The PhD project encompassed three studies.

The first study was a systematic review which established the prevalence of low-intake dehydration (from not drinking sufficiently), amongst non-hospitalised older adults using only robust measures. The second study (D-DRINC Study A) was an ethnographic study which explored how older residents living with dementia, drank within in a single care home. D-DRINC study A looked at the care home as a complex system, in which residents, staff, visitors and health professionals all act and interact. The rich and nuanced data which were generated from the ethnographic observations and interviews with staff and residents has provided us with a more nuanced understanding of drinking, which will enable evidence-based drinking interventions to be developed in care homes in future. The third study (D-DRINC Study B) was a thematic discourse analysis of online posts from a public discussion forum, to explore how people living with dementia drink in long-term care settings. Findings between D-DRINC studies A and B were compared and contrasted.

Key Research Aim

This mixed-methods PhD project aimed to better understand the complex issue of low-intake dehydration amongst older adults, particularly those living with dementia in long term care settings, and to explore ways of promoting and improving drinking for these individuals.

Research Design and Outputs

This PhD project used mixed-methods and had two main objectives:

  1. Establish the prevalence of low-intake dehydration amongst older adults (≥65 years), in community and long-term care settings -  Systematic Review protocol
  2. Explore and understand how people living with dementia drink in a care home setting (D-DRINC Study A & B)



Our systematic review and meta-analysis is published open access in Clinical Nutrition, and you can read it here.

We presented preliminary findings from the systematic review at the Hydration for Health Conference 2022, and the British Society of Gerontology Conference 2022.
We also shared the findings on social media and reported the findings back to (patient and public engagement in research) and Alzheimer’s Research network.
We were also successful in being awarded some UEA Impact Funding to share the findings from the systematic review. Between June-July 2023, we met with older people, and health and social care professionals, to design 2 posters to raise awareness of the risk of dehydration to older people. We then displayed these posters in approximately 400 health and social care settings across Norfolk and Waveney, including Hospitals, GP Surgeries and Long-Term care settings. Copies of the final posters are available to download.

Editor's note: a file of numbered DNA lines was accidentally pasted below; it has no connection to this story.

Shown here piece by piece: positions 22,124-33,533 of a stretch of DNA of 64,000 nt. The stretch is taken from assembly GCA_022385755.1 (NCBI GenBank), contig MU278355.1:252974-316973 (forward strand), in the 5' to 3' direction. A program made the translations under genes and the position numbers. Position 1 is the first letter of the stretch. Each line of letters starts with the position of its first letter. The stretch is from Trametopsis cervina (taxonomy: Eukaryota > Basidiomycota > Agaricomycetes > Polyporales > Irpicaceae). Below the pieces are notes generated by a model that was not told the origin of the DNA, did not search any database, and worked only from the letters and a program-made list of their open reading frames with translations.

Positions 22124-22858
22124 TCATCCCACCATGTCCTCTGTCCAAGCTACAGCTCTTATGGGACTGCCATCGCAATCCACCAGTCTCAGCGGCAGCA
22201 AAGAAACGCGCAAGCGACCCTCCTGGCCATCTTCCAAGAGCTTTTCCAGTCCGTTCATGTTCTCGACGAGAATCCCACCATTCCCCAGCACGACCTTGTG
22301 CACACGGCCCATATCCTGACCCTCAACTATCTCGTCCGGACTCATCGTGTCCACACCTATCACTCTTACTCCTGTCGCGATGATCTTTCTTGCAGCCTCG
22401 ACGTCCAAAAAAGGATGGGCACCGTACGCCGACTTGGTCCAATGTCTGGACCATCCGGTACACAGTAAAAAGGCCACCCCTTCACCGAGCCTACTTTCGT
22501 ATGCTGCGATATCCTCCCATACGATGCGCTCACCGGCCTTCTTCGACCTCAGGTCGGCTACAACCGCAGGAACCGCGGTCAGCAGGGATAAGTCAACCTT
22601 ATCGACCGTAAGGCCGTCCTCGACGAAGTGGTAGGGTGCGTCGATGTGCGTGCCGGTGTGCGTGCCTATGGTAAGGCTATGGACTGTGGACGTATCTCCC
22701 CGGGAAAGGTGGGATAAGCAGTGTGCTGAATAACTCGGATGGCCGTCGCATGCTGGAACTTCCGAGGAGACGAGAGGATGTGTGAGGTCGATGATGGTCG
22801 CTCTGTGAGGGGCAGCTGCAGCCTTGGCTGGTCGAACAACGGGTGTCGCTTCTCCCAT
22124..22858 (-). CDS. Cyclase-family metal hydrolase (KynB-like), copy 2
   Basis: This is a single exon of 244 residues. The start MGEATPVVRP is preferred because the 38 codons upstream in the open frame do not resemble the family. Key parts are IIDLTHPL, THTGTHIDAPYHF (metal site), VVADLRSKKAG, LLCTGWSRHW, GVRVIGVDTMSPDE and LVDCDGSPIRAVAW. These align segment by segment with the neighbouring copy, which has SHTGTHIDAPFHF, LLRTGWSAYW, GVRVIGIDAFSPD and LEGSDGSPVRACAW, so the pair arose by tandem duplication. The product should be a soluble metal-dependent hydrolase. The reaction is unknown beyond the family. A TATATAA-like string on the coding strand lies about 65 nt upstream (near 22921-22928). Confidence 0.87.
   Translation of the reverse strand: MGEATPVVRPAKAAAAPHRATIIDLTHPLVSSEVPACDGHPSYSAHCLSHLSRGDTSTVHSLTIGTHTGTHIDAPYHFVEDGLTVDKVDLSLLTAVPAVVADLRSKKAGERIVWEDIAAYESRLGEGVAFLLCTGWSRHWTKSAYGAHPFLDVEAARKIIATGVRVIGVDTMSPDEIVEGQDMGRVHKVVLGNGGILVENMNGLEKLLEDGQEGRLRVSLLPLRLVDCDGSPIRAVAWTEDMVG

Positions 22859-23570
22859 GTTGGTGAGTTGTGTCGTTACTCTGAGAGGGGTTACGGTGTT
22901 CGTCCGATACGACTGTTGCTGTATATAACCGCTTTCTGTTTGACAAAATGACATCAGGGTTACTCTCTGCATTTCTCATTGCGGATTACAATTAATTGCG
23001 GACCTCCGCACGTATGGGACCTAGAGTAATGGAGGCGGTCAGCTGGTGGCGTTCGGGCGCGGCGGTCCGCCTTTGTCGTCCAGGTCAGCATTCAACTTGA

"Hot Water dispensers" by cbb4104 is licensed under CC BY 2.0
"Hot Water dispensers" by cbb4104 is licensed under CC BY 2.0

The D-DRINC Study (A)

An Inclusive approach to understand drinking, for people living with dementia in a care home.

In order to explore and understand how people living with dementia drink in care homes, we carried out an in-depth ethnographic case study within a care home in Norfolk.

Within the D-DRINC study, we observed and interviewed care home residents living with dementia and care staff (any role and any grade) for approximately 5 months, and recorded over 100 hours of observations. We were unable to consent, visiting health professionals and family caregivers/visitors to this study.

For more information about the study, please view the short research summary:

Short Research Summary


Study Documents

Please find here the participant information sheets, which will tell you about the D-DRINC study.

Recruitment for this study has now ended. We thank all the participants for their contributions and involvement within this study.


Findings from D-DRINC Study A and B have been shared within relevant peer-reviewed publications.

We presented preliminary findings from D-DRINC Study A at British Society of Gerontology Conference 2023, and findings from both D-DRINC Study A & B at Alzheimer Europe conference in Helsinki 2023.

We also shared findings on social media, patient and public involvement groups and to relevant social care organisations to disseminate widely to long-term care settings.


Research Team

Lead Researcher: Ellice Parkinson

Supervisory Team: Dr Diane Bunn, Dr Lee Hooper and Professor Fiona Poland

Systematic Review Team: Ellice Parkinson, Diane Bunn, Judith Fynn, Lee Hooper, Stephanie Howard Wilsher, Titilopemi Oladosu, Simone Roberts, Elien Van Hout.


Find out more about the work of the UEA Hydrate Group